Feel-Good Policies May Have Unintended Consequences

By John Moorlach
John Moorlach
John Moorlach
John Moorlach is a former Orange County Supervisor who most recently served as a state senator. He previously spent 12 years as Orange County’s Treasurer-Tax Collector, and led the county out of bankruptcy.
September 30, 2021 Updated: October 5, 2021

Commentary

The difficulty of making decisions as an elected official is the tension between one side versus another. There can be righteous positions on either side. One solution may be good and obvious but may also be to the detriment of others. Some win, while others lose.

I’m sure it must have been painful to approve interchanges for freeways that would connect in the Boyle Heights area of Los Angeles back in the 1940s. Transportation demands would require many to move from their homes to make way for this project. I’m sure the air was thick with tension over this difficult transition to accommodate growth.

Other decisions at the local level are more subtle. In a desire to assist individuals dealing with housing costs, the city of Santa Ana is moving toward implementing rent control. In helping one constituency, renters, it has negatively impacted apartment owners. This may force owners of older apartment buildings to convert units into condominiums when they decide to cash out. Rent control has historically had negative unintended consequences. But the struggling tenant tension prevailed.

The city of Costa Mesa is considering a couple of proposals that will create winners and losers. One is requiring project labor agreements on public building projects. This requires the retention of building contractors that are unionized. Unfortunately, experience has shown that bids from union shops are much higher than those from open shops when it comes to municipal projects. In this case, there are winners and losers, but the decision will be subsidized by the taxpayers with either higher taxes or fewer projects.

Providing affordable housing for city workers may be a perfect “feel good” opportunity. Costa Mesa is considering converting a 250-unit apartment complex near South Coast Plaza into low-income workforce housing. This will provide below-market rental opportunities, but to make the acquisition pencil out, the government must reduce certain costs. The casualty is real property taxes, as the newly formed ownership would be exempt from this expense.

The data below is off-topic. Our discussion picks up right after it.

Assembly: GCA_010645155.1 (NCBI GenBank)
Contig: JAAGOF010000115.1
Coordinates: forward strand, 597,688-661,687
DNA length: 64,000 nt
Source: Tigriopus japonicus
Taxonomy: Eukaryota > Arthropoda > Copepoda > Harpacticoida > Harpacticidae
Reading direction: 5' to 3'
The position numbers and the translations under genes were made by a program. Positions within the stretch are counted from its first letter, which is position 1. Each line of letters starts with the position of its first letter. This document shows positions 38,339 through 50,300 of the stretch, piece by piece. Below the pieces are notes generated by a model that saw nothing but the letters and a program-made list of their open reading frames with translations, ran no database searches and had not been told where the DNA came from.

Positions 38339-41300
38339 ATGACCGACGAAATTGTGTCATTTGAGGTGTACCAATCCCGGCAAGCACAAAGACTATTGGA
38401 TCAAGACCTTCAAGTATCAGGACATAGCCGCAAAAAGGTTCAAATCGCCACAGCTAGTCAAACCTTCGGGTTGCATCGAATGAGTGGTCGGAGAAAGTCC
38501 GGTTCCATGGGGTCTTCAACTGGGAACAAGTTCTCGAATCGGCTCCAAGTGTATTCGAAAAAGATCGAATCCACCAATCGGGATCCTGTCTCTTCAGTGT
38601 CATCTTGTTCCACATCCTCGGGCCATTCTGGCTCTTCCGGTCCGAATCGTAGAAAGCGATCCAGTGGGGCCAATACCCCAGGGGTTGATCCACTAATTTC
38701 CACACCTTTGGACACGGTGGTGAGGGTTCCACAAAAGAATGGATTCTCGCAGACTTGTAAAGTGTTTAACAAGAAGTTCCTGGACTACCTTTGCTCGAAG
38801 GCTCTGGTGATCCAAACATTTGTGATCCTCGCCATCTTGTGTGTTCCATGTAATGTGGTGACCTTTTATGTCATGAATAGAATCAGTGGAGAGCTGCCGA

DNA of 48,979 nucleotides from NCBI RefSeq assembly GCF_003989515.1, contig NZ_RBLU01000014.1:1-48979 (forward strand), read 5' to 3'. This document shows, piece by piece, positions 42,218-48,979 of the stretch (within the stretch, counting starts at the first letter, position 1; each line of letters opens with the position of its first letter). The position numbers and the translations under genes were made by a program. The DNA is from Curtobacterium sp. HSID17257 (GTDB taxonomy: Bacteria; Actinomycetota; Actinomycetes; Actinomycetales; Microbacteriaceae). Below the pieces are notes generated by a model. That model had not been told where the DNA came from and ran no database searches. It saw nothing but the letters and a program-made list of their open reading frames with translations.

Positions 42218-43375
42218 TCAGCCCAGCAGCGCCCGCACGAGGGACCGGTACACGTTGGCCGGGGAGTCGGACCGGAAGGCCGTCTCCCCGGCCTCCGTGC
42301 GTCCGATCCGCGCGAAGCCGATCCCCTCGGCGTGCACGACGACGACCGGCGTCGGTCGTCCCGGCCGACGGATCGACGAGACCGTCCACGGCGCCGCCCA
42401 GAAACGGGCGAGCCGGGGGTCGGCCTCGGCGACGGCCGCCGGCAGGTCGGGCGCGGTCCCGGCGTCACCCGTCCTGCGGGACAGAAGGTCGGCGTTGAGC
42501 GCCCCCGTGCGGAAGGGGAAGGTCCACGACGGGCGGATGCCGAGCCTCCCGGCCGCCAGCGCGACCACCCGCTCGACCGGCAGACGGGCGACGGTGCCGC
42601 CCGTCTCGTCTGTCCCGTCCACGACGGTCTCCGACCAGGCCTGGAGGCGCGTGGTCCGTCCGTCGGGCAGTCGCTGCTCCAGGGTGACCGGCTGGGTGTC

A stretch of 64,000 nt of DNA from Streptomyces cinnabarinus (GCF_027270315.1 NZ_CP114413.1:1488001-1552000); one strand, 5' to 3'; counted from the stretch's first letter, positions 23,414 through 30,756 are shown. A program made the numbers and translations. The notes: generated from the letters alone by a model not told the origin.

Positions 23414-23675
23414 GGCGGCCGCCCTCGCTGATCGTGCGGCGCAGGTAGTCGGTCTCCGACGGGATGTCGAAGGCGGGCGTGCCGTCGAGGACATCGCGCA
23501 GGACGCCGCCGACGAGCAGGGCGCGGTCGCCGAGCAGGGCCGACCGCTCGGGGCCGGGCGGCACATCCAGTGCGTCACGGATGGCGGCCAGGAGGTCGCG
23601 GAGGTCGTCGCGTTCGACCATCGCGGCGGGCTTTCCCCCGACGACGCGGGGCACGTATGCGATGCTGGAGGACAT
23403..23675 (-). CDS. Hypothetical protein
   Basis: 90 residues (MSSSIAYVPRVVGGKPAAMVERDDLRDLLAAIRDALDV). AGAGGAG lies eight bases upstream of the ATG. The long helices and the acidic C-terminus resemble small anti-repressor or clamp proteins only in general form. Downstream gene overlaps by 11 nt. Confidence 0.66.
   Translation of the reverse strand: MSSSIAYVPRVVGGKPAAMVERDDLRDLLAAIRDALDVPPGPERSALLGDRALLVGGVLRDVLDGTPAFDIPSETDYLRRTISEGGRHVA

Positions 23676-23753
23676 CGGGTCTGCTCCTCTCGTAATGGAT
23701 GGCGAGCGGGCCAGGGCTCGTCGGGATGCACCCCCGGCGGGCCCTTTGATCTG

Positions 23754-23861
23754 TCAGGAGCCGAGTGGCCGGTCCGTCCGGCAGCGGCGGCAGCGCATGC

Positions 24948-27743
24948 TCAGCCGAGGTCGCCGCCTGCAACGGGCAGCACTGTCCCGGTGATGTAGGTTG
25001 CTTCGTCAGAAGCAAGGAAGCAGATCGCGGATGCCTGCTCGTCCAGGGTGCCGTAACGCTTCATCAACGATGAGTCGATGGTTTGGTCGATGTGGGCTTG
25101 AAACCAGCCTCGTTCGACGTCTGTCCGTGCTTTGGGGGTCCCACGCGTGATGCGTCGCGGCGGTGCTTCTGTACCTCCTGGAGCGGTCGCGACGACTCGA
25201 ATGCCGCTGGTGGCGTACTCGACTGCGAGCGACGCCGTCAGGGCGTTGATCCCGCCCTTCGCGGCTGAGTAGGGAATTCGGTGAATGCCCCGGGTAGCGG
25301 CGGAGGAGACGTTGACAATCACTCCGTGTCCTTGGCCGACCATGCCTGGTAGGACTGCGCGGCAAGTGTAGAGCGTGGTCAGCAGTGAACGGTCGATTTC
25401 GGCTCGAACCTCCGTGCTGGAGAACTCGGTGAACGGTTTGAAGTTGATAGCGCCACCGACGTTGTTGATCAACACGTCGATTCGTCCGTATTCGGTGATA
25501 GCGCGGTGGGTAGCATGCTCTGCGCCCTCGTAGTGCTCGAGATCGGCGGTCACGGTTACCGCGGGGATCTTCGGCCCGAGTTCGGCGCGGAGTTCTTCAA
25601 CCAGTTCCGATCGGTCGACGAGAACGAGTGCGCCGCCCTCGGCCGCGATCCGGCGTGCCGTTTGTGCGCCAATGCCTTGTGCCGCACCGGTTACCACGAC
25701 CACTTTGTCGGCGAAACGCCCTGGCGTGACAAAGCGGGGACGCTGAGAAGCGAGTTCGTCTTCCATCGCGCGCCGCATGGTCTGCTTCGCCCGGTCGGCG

Under Proposition 13, real estate owners pay 1 percent of the acquisition price, plus up to a 2 percent annual inflation adjustment every year. A $170 million project would pay $1.7 million per year. Roughly, the tax is allocated to the county (6 percent ), the city (11 percent), Newport-Mesa Unified School District (NMUSD) (63 percent), and other districts (20 percent).

The apartment complex currently has an appraised value of $82.5 million, which means the city will forgo $124,000 annually and NMUSD will be shorted some $328,000 per year, according to city staff. But a $170 million dollar sales price will double these amounts.

Attempting to provide workforce housing is a nice gesture, but the school district would be negatively impacted. This wouldn’t be such a conundrum if both municipalities were floating in cash. Federal relief funding has provided NMUSD with somewhat of a cushion for a historically cash-strapped district. Losing some $750,000 per year will be felt in its budget, and its balance sheet is near the bottom of the rankings in Orange County. But Costa Mesa has the worst balance sheet in Orange County and is near the bottom in California. Neither is in a position to be overly generous.

As the proposal stands, the city of Costa Mesa will be the landlord, thus incurring all the costs and benefits of managing a major real estate project. However, it’s usually dangerous for municipalities to stray from their core mission.

From a broader perspective, real estate prices are at all-time highs and interest rates at all-time lows. Believing that there will be additional appreciation in the future is a call for speculation. Should units be vacant or normal maintenance requirements exceed projections on this older facility, then the city will have to dip into its very slim reserves to make this investment pencil out.

In trying to obtain more information, I tried to participate in a public Finance Committee meeting via Zoom. Unfortunately, I was informed that I couldn’t sign in. What a sad commentary on a city that boasts about transparency.

With such a unique proposal, with minimal upside and plenty of downside exposure, there will be too many losers. The city. The school district. The residents who may have to cough up more funding, first through a potential future sales tax increase and then through potential parcel taxes.

The only winners will be the current owners of the apartment complex and those coordinating the financing arrangements. As a former county supervisor and member of the California State Association of Counties’ (CSAC) Executive Board, let me disclose that I fully appreciate that the California Statewide Communities Development Authority is a profit-generating subsidiary of CSAC and would benefit from this transaction. But I am also a resident of the city of Costa Mesa and very concerned about its current fiscal shape and financial direction.

Getting out at the top of the market would be a sweet deal for the current owners. Being able to sell a property to a buyer at or near the top of the market is known in this industry as “the bigger sucker theory.” And this is what needs to be avoided, as the resulting tension of a well-intentioned, but mistimed transaction will last for years to follow.

John Moorlach is a former Orange County Supervisor who most recently served as a state senator. He previously spent 12 years as Orange County’s Treasurer-Tax Collector, and led the county out of bankruptcy.